WASHINGTON — The purchase of U.S. pork giant Smithfield Foods by a Chinese meat processor was cleared Friday by the federal government, moving the controversial $4.7 billion deal a step closer toward being completed.
Smithfield said the Committee on Foreign Investment in the United States approved the purchase by Shuanghui International first announced by the companies in May.
The acquisition, which must still receive approval by Smithfield shareholders, would be the largest takeover of a U.S. company by a Chinese firm.
"We are pleased that this transaction has been cleared by CFIUS, and we thank the Committee for its careful attention to this review," Larry Pope, Smithfield's chief executive, said in a statement late Friday. The proposed buyout also received clearance from the Ukraine government, Smithfield said.
CFIUS has traditionally paid more attention to reviewing the impact that foreign purchases of American companies have on national security threats such as technology, telecommunications or national defense rather than food or agriculture.
The government panel is notorious for operating in secret and is not permitted by law to talk about or comment publicly on any transaction, largely because of the sensitive information it is given to review. CFIUS opened the Smithfield takeover to a 30-day review, before announcing in late July it would complete a second-phase lasting 45 days .
Smithfield shareholders are expected to vote on the takeover on Sept. 24. The deal is expected to close soon after, the companies said.
"This transaction will create a leading global animal protein enterprise," said Zhijun Yang, Shuanghui's chief executive. "Shuanghui International and Smithfield have a long and consistent track record of providing customers around the world with high-quality food, and we look forward to moving ahead together as one company."
CONCERNS: Smithfield workers wary over China deal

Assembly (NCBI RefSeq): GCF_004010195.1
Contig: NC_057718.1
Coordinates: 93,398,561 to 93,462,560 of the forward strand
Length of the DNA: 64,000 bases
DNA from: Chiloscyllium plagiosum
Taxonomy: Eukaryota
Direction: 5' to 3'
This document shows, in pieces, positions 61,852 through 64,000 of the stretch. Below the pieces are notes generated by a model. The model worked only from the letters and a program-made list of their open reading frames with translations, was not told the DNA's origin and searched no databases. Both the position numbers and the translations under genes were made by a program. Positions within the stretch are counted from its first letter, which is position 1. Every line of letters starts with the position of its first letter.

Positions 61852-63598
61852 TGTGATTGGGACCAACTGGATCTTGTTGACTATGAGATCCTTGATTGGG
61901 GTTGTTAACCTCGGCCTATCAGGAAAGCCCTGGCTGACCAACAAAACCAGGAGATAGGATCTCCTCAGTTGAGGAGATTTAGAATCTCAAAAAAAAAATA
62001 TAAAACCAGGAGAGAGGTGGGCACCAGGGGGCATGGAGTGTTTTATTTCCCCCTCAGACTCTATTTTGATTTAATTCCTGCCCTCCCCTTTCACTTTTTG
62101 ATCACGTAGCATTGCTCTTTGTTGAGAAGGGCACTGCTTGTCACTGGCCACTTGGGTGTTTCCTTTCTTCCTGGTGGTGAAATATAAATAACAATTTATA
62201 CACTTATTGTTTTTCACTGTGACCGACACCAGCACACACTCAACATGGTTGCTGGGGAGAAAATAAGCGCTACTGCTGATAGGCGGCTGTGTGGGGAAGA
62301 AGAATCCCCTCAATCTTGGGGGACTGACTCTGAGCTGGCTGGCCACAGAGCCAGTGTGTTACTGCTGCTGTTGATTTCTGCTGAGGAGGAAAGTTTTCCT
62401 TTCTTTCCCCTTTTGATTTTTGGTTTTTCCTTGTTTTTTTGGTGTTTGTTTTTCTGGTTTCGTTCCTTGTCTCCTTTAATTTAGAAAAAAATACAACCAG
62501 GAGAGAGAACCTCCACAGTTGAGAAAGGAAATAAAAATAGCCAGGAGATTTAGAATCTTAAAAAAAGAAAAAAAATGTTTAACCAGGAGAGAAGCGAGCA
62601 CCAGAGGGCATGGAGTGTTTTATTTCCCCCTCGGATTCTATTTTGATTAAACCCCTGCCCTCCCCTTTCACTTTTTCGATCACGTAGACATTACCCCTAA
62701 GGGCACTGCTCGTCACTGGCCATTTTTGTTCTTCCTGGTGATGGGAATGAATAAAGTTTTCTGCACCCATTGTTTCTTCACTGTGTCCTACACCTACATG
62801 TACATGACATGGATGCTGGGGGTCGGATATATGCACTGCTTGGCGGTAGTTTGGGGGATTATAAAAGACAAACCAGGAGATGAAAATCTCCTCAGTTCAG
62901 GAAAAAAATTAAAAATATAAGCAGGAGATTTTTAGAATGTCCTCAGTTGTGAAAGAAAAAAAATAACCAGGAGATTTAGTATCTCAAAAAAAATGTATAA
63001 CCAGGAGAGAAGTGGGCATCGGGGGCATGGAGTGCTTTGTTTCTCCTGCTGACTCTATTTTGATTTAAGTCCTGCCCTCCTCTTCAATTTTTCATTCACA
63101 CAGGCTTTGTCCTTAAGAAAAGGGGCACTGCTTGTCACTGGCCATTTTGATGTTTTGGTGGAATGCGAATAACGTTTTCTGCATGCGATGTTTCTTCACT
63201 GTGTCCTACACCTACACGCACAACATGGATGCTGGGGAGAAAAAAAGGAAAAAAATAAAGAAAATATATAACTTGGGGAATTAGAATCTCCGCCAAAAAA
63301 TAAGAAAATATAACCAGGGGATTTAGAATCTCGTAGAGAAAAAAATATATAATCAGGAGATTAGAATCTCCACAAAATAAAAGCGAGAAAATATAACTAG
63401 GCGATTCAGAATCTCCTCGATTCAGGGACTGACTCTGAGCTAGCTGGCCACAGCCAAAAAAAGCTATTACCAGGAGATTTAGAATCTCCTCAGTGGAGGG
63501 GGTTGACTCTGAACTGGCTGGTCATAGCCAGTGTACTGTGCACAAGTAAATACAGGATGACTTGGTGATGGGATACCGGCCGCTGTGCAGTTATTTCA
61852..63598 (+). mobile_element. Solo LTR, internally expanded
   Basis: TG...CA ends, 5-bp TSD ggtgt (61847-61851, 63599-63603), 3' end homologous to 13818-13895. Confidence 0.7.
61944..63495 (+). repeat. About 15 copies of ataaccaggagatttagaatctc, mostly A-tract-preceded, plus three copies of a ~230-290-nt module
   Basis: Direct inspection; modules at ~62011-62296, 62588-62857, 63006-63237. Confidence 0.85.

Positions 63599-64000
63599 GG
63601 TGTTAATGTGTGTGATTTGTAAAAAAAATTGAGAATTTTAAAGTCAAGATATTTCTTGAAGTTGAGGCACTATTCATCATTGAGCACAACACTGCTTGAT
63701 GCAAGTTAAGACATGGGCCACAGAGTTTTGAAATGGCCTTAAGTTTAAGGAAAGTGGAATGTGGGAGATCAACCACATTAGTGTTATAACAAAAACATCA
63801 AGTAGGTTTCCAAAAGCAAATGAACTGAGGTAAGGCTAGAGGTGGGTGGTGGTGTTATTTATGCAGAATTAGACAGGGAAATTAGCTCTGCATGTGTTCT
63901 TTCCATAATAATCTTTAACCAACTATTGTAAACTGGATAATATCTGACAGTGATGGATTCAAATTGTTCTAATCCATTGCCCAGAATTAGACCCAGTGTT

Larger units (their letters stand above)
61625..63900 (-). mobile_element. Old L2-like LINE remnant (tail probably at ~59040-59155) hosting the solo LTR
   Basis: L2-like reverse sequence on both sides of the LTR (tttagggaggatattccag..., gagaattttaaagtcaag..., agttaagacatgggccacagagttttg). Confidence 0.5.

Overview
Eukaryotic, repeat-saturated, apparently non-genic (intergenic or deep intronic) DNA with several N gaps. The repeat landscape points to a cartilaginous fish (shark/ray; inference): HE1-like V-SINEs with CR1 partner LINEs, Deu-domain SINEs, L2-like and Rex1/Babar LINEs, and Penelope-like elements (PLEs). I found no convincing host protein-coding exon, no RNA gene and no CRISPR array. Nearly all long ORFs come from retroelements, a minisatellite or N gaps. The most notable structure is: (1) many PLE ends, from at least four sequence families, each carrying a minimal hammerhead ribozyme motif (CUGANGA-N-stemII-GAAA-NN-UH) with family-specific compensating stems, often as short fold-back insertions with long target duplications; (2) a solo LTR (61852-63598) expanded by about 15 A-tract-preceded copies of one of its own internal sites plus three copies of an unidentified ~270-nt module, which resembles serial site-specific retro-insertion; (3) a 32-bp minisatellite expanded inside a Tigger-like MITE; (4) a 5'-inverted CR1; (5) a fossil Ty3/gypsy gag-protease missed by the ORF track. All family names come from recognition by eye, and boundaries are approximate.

A remaining hurdle for the deal could come from an activist investor group that told Smithfield Foods shareholders this week it plans to vote against the deal as it works with interested buyers who may be willing to pay "substantially" more than the $34 a share offered by Shuanghui.
Starboard Value, which holds a 5.7% stake in Virginia-based Smithfield, has argued the world's largest pork processor and hog producer could command a higher price if the company was split into three parts — hog farms, pork sales and international operations — and then sold.
Under the Shuanghui deal, the company's board is only allowed to consider alternative merger proposals before that date, and must hold the meeting as scheduled unless it does not have enough support to approve the takeover, Starboard said.
Washington lawmakers have expressed concerns that the purchase of Smithfield by a Chinese company could squeeze U.S. pork supply as more of the meat goes overseas while leaving the U.S. susceptible to food safety concerns that have plagued Chinese companies, including Shuanghui. They also have worried that the acquisition would lead to additional takeovers of U.S. food companies by Chinese firms.
SMITHFIELD CEO: China deal won't hurt food safety
Debbie Stabenow, a Michigan Democrat who heads the Senate Agriculture Committee, said many questions remain about the deal.
"It remains unclear what factors the Committee took into account in making its decision," said Stabenow, whose Senate panel held a hearing in July to review the impact purchases of U.S. food companies by foreign groups have on the country.
"We still do not know if the potential impact on American food security, the transfer of taxpayer funded innovation to a foreign competitor, or China's protectionist trade barriers were considered," she said.
Founded in 1936 and based in Virginia, Smithfield sells packaged products under its own name and other popular brands, including Farmland, Armour and Cook's. The company employs more than 46,000 people in four countries and 25 states.
Shares of Smithfield ended regular trading down 4 cents at $33.92. The stock added 57 cents, or 1.7%, to $34.49 in after-hours trading.